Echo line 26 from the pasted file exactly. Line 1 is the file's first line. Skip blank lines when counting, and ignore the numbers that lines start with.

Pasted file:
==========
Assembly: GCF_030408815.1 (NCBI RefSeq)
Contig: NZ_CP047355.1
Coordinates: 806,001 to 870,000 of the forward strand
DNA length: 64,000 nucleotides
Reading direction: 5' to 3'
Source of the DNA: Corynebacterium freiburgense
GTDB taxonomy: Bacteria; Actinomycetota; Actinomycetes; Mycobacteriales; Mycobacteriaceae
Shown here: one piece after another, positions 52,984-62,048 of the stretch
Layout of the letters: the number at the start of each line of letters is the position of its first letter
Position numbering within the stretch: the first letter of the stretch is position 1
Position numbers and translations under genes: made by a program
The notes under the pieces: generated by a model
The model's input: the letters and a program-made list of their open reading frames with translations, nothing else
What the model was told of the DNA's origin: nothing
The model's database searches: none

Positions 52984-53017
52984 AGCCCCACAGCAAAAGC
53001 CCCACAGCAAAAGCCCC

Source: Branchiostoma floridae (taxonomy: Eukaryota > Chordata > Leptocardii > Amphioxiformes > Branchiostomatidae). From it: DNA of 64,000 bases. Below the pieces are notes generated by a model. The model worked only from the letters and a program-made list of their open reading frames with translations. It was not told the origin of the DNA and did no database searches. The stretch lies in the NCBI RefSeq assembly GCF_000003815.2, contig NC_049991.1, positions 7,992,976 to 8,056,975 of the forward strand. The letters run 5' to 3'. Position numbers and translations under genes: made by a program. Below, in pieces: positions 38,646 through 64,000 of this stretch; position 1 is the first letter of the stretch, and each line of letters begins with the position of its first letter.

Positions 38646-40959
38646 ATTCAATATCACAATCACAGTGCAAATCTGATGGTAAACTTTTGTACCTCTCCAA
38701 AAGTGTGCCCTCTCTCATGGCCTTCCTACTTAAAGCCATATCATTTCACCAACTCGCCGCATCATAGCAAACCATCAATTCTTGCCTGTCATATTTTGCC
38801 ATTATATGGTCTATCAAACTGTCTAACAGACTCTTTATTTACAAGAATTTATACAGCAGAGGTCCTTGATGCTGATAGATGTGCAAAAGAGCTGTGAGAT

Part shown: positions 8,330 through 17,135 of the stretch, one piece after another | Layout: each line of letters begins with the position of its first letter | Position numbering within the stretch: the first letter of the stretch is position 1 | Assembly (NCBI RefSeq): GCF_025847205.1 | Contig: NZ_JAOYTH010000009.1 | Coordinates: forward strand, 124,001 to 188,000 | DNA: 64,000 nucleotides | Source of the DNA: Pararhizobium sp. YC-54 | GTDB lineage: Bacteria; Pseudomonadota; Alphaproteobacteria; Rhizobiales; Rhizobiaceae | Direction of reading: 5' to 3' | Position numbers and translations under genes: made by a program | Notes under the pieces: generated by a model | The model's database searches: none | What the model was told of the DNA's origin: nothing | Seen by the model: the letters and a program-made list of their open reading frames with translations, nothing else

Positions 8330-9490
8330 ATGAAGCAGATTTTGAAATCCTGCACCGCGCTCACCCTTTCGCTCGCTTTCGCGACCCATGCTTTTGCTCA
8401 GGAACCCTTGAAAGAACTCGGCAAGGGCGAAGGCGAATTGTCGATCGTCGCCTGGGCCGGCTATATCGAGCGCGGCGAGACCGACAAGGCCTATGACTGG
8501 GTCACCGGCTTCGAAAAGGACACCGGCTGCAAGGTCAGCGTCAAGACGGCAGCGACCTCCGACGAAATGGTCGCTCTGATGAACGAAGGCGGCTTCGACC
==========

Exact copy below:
8330 ATGAAGCAGATTTTGAAATCCTGCACCGCGCTCACCCTTTCGCTCGCTTTCGCGACCCATGCTTTTGCTCA